Injured In a Car Accident?
After a car accident, along with aches and pains, you probably have a number of questions.
How do you prove that the other driver caused the crash? Whose car insurance will cover injuries and vehicle damage? How much compensation can you expect, and will you have to go to court to get it?
It’s true that most car accident claims settle, but that doesn’t mean the process is simple, and a fair resolution is no guarantee. When it comes to key issues like liability for the crash and the extent of a claimant’s damages (injuries and other losses), car insurance companies are notorious for putting up a fight.
Especially if your injuries are significant, a car accident claim isn’t something you want to tackle on your own. An experienced car accident lawyer will be well-versed in the ins and outs of the settlement process, and will be your skilled advocate when things get contentious. And if filing a lawsuit becomes necessary, having an experienced car accident lawyer on your side can make all the difference.
Looking for a Car Accident Lawyer?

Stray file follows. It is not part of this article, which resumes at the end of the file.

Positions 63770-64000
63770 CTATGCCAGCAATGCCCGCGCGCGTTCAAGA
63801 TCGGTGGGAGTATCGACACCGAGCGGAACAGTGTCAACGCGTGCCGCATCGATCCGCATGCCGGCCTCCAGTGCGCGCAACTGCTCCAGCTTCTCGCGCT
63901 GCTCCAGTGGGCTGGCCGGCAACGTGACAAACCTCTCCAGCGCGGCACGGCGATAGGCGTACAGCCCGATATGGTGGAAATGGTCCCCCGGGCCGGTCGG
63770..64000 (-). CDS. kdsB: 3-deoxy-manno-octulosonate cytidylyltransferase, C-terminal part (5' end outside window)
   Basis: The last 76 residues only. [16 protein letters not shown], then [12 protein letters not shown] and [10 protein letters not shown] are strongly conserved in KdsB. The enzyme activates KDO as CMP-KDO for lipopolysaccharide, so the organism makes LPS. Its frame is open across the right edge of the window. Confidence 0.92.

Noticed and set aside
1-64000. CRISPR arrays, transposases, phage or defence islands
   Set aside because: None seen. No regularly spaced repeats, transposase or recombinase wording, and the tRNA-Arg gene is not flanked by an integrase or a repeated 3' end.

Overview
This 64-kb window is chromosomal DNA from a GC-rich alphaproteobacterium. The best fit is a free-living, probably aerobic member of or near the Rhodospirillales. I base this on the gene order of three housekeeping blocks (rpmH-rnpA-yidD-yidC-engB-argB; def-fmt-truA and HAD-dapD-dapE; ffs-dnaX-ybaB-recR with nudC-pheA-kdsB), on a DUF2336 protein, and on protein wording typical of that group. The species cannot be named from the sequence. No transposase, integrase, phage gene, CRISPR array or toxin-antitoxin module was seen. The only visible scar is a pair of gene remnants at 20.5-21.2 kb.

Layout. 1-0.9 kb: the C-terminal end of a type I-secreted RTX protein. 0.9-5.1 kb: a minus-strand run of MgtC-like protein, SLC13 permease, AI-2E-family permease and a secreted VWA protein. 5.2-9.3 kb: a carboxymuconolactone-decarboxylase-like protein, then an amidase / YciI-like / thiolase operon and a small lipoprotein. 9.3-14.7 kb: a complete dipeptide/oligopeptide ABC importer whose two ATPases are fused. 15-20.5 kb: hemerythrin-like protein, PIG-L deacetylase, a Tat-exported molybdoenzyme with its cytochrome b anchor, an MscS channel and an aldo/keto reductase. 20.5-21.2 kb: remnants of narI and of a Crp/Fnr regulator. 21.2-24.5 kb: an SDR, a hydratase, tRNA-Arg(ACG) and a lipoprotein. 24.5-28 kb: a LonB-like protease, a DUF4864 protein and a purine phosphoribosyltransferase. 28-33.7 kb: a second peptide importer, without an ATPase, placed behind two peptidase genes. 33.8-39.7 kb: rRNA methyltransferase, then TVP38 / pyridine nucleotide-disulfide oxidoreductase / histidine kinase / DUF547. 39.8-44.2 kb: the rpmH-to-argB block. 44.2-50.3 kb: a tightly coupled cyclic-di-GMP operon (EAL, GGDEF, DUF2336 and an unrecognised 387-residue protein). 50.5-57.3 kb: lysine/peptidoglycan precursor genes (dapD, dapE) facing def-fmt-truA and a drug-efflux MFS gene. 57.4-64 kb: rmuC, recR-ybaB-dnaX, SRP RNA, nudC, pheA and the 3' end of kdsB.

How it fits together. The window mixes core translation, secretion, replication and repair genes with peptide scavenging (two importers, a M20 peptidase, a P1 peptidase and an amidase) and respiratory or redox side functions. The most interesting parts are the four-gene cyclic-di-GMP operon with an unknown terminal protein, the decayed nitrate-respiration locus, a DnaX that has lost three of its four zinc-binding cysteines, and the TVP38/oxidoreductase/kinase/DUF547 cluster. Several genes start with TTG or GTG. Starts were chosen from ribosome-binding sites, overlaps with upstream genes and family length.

At Lawyers.com, you’ll find a user-friendly search tool that allows you to tailor results by area of law and geography. You can also search for attorneys by name. Attorney profiles prominently display contact information, list topics of expertise, and show ratings—by both clients and other legal professionals.
Ready to Meet With a Car Accident Lawyer?
Before hiring a lawyer or law firm, make sure to speak directly—preferably in person—to the attorney who will be primarily responsible for handling your case. Consider bringing to the conversation a list of questions and any documentation related to your case. Remember that you don’t need to hire the first lawyer you consult and that, first and foremost, you want a lawyer you trust.
What to Ask a Car Accident Lawyer
When gathering your thoughts and documents, think about what you’ll want to ask the lawyer. Consider including on your list questions about:
- the lawyer’s experience with car accident injuries like yours
- the lawyer’s familiarity with the local court system
- how often the lawyer goes to trial (as opposed to settling)
- who else will work on your case
- attorneys’ fees and other expenses related to the case (including contingency fees and how fees might increase as the case progresses)
- how long the case might take, and
- the lawyer’s initial impressions of your case and options.